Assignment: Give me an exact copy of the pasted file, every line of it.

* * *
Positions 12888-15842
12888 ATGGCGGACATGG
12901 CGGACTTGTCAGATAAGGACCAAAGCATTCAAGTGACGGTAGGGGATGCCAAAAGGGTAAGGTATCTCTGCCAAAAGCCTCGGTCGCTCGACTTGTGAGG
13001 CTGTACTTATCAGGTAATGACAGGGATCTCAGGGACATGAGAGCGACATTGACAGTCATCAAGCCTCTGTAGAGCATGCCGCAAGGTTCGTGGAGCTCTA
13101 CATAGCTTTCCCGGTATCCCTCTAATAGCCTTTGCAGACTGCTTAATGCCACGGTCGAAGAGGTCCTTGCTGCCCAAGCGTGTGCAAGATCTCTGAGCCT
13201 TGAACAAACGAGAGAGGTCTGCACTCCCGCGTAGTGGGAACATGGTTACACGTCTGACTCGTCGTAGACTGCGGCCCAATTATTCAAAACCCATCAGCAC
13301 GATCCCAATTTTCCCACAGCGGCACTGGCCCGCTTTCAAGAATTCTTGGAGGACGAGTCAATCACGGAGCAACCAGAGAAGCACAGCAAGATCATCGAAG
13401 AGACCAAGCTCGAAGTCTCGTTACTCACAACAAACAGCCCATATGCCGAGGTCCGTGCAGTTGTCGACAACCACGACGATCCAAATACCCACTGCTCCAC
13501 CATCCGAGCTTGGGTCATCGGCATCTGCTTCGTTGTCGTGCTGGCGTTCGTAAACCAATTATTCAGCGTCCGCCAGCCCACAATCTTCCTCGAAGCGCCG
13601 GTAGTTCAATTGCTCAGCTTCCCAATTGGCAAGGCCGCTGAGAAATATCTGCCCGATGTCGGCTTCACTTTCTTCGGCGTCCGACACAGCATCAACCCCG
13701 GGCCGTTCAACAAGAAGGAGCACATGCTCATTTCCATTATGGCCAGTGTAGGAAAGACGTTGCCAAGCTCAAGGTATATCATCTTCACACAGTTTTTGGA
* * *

Positions 12888-15842
12888 ATGGCGGACATGG
12901 CGGACTTGTCAGATAAGGACCAAAGCATTCAAGTGACGGTAGGGGATGCCAAAAGGGTAAGGTATCTCTGCCAAAAGCCTCGGTCGCTCGACTTGTGAGG
13001 CTGTACTTATCAGGTAATGACAGGGATCTCAGGGACATGAGAGCGACATTGACAGTCATCAAGCCTCTGTAGAGCATGCCGCAAGGTTCGTGGAGCTCTA
13101 CATAGCTTTCCCGGTATCCCTCTAATAGCCTTTGCAGACTGCTTAATGCCACGGTCGAAGAGGTCCTTGCTGCCCAAGCGTGTGCAAGATCTCTGAGCCT
13201 TGAACAAACGAGAGAGGTCTGCACTCCCGCGTAGTGGGAACATGGTTACACGTCTGACTCGTCGTAGACTGCGGCCCAATTATTCAAAACCCATCAGCAC
13301 GATCCCAATTTTCCCACAGCGGCACTGGCCCGCTTTCAAGAATTCTTGGAGGACGAGTCAATCACGGAGCAACCAGAGAAGCACAGCAAGATCATCGAAG
13401 AGACCAAGCTCGAAGTCTCGTTACTCACAACAAACAGCCCATATGCCGAGGTCCGTGCAGTTGTCGACAACCACGACGATCCAAATACCCACTGCTCCAC
13501 CATCCGAGCTTGGGTCATCGGCATCTGCTTCGTTGTCGTGCTGGCGTTCGTAAACCAATTATTCAGCGTCCGCCAGCCCACAATCTTCCTCGAAGCGCCG
13601 GTAGTTCAATTGCTCAGCTTCCCAATTGGCAAGGCCGCTGAGAAATATCTGCCCGATGTCGGCTTCACTTTCTTCGGCGTCCGACACAGCATCAACCCCG
13701 GGCCGTTCAACAAGAAGGAGCACATGCTCATTTCCATTATGGCCAGTGTAGGAAAGACGTTGCCAAGCTCAAGGTATATCATCTTCACACAGTTTTTGGA